Loose Edible Oils Adulteration in most samples from 14 states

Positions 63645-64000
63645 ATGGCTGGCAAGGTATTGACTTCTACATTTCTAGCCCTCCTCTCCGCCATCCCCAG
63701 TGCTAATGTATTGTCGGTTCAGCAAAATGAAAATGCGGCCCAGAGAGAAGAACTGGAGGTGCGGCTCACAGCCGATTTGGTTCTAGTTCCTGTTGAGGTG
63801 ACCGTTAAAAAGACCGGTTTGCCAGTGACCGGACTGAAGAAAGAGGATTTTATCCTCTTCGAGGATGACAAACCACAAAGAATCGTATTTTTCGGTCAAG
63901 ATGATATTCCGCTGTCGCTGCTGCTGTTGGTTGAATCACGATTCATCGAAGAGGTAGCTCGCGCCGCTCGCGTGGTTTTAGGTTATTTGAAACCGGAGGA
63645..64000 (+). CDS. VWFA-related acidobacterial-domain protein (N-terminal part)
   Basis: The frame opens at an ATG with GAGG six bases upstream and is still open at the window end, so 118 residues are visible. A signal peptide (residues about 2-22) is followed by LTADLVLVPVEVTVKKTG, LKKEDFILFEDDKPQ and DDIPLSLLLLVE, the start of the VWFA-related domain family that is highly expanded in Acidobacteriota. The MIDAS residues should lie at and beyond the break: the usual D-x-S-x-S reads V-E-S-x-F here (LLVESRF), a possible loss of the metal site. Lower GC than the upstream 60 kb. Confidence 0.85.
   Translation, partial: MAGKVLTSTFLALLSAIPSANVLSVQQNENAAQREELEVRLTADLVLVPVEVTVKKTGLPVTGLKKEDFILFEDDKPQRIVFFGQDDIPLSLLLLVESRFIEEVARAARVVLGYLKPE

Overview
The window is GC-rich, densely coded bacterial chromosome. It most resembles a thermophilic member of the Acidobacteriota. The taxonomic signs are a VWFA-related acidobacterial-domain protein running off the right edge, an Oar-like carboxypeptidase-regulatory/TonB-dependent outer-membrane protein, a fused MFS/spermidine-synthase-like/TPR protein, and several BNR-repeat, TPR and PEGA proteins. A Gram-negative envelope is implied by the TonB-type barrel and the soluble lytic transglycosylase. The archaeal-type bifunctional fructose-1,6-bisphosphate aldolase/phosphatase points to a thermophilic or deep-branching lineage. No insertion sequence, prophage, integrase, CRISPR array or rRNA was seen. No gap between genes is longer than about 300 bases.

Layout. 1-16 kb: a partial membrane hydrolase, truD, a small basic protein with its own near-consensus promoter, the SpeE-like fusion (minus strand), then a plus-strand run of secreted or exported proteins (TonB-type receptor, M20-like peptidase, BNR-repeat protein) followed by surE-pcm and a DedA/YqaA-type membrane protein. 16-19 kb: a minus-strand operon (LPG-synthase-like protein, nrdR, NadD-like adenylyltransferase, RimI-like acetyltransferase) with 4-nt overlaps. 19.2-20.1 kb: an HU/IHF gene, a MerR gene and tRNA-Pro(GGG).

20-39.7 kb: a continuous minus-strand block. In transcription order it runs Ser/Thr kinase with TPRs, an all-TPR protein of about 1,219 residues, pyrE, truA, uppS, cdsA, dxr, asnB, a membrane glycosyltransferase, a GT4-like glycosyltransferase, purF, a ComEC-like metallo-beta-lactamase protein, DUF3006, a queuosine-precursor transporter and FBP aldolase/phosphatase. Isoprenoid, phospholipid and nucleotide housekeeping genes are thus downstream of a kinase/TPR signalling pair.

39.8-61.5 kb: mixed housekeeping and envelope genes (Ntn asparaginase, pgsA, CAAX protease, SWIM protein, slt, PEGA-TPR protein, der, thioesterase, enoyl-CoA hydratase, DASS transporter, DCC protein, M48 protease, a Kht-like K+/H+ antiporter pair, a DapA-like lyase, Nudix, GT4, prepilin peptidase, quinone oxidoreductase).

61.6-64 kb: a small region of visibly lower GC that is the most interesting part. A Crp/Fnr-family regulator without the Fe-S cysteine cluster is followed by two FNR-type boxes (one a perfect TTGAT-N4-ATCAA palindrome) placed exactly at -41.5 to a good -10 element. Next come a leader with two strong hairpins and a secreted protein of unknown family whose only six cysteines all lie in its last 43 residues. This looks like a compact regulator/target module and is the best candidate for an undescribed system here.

Ensuring the authenticity of edible oil has been a persistent problem. Wherever there is a commodity that has either high value or high-volume sales, some people may be tempted to profit from illegal activity. Food fraud usually involves misleading the purchaser as to the true nature, substance, or quality of the product; in such cases, food standards and labelling are breached. The offence can be termed as adulteration, which generally involves the dilution of a commodity with less expensive materials. Adulteration has been a problem in the oil and fat industry for a long time. It is sometimes done deliberately and occasionally it is accidental. Generally expensive oil is adulterated with the cheaper one. Consumers are thus not only cheated, they also become vulnerable to diseases. It goes without saying that information and knowledge about the common adulterants and their effects on health will be a primary basis on which the battle against adulteration will have to be won. Information and adequate precautions on the part of the consumer will save them the many repercussions of using adulterated stuff. In a major exercise, Team tested 1,015 samples of loose edible oil on both quality and safety parameters. A series of tests were carried out to check for possible adulteration. While the findings themselves may not come as a shocker—the suspicions were always there, they should be a call to action not only for consumers but also for governments and manufacturers.